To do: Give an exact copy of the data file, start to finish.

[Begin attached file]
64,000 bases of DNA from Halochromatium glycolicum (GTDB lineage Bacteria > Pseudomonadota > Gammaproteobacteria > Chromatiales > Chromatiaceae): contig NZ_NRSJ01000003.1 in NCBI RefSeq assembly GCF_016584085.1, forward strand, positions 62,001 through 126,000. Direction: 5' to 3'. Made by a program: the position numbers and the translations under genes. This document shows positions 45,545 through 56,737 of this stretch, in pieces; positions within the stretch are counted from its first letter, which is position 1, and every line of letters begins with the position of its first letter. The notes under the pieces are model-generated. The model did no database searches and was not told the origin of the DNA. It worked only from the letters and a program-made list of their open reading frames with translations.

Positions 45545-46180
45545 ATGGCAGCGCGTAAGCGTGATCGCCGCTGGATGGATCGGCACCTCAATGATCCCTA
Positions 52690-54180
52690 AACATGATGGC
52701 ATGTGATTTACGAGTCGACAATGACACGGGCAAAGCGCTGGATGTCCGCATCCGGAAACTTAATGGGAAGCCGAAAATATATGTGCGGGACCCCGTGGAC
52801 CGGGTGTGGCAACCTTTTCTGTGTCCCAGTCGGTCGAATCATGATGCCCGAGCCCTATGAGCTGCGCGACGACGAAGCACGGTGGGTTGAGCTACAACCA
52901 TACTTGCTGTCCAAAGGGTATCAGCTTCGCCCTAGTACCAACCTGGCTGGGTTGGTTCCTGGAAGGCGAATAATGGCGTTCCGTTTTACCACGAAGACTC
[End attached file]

64,000 bases of DNA from Halochromatium glycolicum (GTDB lineage Bacteria > Pseudomonadota > Gammaproteobacteria > Chromatiales > Chromatiaceae): contig NZ_NRSJ01000003.1 in NCBI RefSeq assembly GCF_016584085.1, forward strand, positions 62,001 through 126,000. Direction: 5' to 3'. Made by a program: the position numbers and the translations under genes. This document shows positions 45,545 through 56,737 of this stretch, in pieces; positions within the stretch are counted from its first letter, which is position 1, and every line of letters begins with the position of its first letter. The notes under the pieces are model-generated. The model did no database searches and was not told the origin of the DNA. It worked only from the letters and a program-made list of their open reading frames with translations.

Positions 45545-46180
45545 ATGGCAGCGCGTAAGCGTGATCGCCGCTGGATGGATCGGCACCTCAATGATCCCTA
Positions 52690-54180
52690 AACATGATGGC
52701 ATGTGATTTACGAGTCGACAATGACACGGGCAAAGCGCTGGATGTCCGCATCCGGAAACTTAATGGGAAGCCGAAAATATATGTGCGGGACCCCGTGGAC
52801 CGGGTGTGGCAACCTTTTCTGTGTCCCAGTCGGTCGAATCATGATGCCCGAGCCCTATGAGCTGCGCGACGACGAAGCACGGTGGGTTGAGCTACAACCA
52901 TACTTGCTGTCCAAAGGGTATCAGCTTCGCCCTAGTACCAACCTGGCTGGGTTGGTTCCTGGAAGGCGAATAATGGCGTTCCGTTTTACCACGAAGACTC